For emphasis, Petir raised a hand as he regarded the room. Johannes did not have to. He was already well aware of the dirt caked thickly on the unkempt bedsheets, of the refuse tossed about, of the grown dwarves staring at him as they must have stared slobberingly at his nubile young daughter whilst she slumbered. Johannes did not need Petir to point any of this out to him. Here was no place for a girl of pure heart such as Snow-white.
"I loved her, but a better life awaited her," Petir said. "I urged -- insisted -- that she marry the Prince. So whilst you speak of sacrifice, prithee do understand, m'lord, that I have made sacrifices of my own. We both had."
Johannes reflected on Petir's words. Their stares returned to the lump of crimson blanket at their feet. Johannes was not yet willing to accept the circumstances of Snow-white's life here in the cottage of the weefolk, but as for Petir's intentions, he was beginning to accept them as benevolent -- a massive leap of faith for him.
Johannes put his head in his hands and tried to clear away these equivocal thoughts. What lingered was a strong desire for justice.
"Do you suspect anyone?" he asked Petir. "I would find it hard to believe that Snow-white had any enemies."
Petir gave another sigh of surrender. "Nay. As you said, she had none. She was well liked by all who met her. This was an entirely random act. Our home was not burgled. She was not violated. The murderer did his dirty work and fled. Our neighbours keep to themselves, but nobody we asked saw or heard anything amiss today." He shrugged. "I am as perplexed as you, m'lord."
Johannes saw movement with the tail of his eye. Rüppel was standing by the fire, where a large black pot hung. He scooped something out and spooned it into a small bowl, then handed it to Johannes.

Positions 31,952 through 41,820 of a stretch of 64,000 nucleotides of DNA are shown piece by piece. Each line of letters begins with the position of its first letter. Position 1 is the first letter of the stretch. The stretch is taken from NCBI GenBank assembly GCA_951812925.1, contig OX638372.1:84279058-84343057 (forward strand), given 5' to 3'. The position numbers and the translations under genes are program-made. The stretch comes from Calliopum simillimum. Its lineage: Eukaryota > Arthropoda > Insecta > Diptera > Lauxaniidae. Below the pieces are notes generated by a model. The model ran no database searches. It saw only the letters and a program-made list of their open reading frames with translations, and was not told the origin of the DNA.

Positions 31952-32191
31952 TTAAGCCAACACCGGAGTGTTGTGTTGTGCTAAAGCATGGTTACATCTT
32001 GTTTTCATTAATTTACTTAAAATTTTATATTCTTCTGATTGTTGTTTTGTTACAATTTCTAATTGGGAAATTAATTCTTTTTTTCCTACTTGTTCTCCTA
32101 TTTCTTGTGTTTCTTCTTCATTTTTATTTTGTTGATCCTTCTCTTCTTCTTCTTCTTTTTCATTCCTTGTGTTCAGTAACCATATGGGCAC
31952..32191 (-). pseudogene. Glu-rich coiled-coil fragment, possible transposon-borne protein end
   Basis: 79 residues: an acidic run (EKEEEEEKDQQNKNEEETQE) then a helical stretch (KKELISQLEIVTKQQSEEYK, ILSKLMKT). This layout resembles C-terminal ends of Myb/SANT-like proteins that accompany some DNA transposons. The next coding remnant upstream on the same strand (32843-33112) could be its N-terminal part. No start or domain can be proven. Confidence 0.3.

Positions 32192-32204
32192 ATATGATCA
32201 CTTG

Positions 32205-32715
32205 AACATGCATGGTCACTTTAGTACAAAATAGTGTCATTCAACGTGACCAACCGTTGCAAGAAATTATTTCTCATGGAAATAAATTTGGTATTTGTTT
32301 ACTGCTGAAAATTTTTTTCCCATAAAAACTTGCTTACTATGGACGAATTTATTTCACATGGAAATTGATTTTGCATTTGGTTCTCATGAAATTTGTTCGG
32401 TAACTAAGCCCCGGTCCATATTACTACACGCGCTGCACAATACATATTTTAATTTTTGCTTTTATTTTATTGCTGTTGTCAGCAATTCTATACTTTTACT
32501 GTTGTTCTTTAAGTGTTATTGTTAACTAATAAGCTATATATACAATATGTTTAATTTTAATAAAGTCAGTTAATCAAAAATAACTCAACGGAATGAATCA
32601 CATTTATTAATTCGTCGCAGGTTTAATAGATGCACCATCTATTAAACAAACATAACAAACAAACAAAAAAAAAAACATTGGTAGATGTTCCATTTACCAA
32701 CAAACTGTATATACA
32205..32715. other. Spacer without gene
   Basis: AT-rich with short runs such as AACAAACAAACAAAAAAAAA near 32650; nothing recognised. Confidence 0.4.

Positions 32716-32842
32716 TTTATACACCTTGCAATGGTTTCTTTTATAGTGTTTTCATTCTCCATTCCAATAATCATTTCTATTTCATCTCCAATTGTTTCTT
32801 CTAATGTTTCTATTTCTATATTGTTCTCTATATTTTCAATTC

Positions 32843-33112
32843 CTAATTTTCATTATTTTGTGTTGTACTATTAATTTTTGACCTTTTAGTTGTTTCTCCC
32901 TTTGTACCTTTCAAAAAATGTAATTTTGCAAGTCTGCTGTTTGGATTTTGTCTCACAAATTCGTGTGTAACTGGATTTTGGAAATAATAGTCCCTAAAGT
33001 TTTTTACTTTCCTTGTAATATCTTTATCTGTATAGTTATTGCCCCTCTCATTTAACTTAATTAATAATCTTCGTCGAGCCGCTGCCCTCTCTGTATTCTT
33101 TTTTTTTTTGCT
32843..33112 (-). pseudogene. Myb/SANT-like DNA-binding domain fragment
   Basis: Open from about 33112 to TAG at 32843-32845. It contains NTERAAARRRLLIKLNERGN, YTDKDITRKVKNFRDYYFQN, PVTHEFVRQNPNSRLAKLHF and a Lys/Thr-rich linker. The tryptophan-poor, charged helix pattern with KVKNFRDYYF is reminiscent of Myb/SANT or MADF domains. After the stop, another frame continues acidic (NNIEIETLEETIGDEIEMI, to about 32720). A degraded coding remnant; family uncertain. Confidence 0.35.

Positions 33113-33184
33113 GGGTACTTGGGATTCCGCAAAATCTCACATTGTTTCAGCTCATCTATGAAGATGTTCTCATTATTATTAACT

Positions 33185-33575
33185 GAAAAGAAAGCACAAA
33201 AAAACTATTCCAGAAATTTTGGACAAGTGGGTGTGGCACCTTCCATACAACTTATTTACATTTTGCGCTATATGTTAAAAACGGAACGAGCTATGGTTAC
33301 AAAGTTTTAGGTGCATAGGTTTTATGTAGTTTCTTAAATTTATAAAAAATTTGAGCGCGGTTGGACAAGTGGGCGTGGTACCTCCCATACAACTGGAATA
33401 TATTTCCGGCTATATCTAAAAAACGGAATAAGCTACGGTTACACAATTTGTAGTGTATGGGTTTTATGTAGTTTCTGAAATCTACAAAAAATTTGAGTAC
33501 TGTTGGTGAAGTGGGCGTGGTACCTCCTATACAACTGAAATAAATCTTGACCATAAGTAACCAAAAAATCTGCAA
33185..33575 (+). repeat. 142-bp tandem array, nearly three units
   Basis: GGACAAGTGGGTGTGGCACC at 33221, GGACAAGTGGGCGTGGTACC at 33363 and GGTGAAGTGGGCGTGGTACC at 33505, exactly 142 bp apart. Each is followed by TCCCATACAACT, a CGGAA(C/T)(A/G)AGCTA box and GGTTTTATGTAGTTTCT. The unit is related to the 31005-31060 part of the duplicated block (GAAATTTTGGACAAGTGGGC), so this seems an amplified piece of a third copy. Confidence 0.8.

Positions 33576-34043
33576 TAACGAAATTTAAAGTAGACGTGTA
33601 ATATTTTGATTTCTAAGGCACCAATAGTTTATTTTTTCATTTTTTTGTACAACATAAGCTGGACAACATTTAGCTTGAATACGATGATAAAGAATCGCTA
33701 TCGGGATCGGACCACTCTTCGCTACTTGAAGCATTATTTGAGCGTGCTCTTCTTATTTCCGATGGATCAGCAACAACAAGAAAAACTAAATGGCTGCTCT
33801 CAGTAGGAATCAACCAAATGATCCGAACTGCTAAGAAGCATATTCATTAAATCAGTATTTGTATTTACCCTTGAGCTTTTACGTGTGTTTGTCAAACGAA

"Pottage," Rüppel said. "'Tis blackbird. If yer hungry."
Out of courtesy, Johannes took it and smiled wanly at the cook. He could not eat. His nose had not grown accustomed to the smell of the quarters, but this aside, what he had just seen had indefinitely destroyed any trace of appetite.
"Why did she leave the Prince?" Johannes asked, resting the bowl in his lap.
Petir gave a humorless laugh. "Those great luxuries came at too great a price. He became demanding of her. I won't trouble you with details, but to put it tactfully as I can, he tried to lay claim over her youthful body. My sweet Snow-white was a giving person, but she drew the line there."
Johannes did not need to be told the details. His mind could complete the picture. He grimaced, staring down into his bowl. Then he said, "I shall assume not, but did our murderer leave behind any clues?"
"Clues?" Heynrich said through a snarl. "Not 'less you consid'r this vand'lism a clue!"
He gestured at a smear on the wall which Johannes had not heretofore noticed. It seemed black at first, until it captured the glimmer of firelight, revealing it to be a deep crimson.
Thadeus smote the wall and shouted, "As if 'twere not vile enough that someone should invade our home and kill our beloved Snow-white, he should then choose to blemish our wall with her blood!"
Johannes had a hard look at the stain, brow furrowed. The murderer had left behind two long, intersecting marks. "Is that a cross?"
"It matters not," Goblo said.
"How odd." Johannes stared a moment longer before shrugging.
Petir turned to Albrecht. "See if our neighbour can craft another glass coffin. The Princess will begin lying in state tomorrow."
"I will go to him tonight," Albrecht said.
Heynrich handed Johannes a cup of ale, and this he did willingly take.
"We have mourned her death so often, I almost believed her to be immortal," Petir told Johannes.
"We were lucky those times," Johannes said, recalling how his wife had thrice failed to kill the Princess -- once with a suffocating bodice, once with a cursed comb, and finally with that damned poisoned apple. He glared at the most recent murder tool, lying several feet away as if in mockery. "This axe has finally and irrevocably done the job that no magic or bane could."
Petir reached across and patted Johannes' thigh. "Alas, m'lord. Alas."
Johannes drained his cup, wiped his mouth and stood.
"I regret that it took the death of my daughter to thaw the ice between us," he told the watching faces. "Like many, I was haste to judge. You are rough round the edges, you dwarves, but you are decent."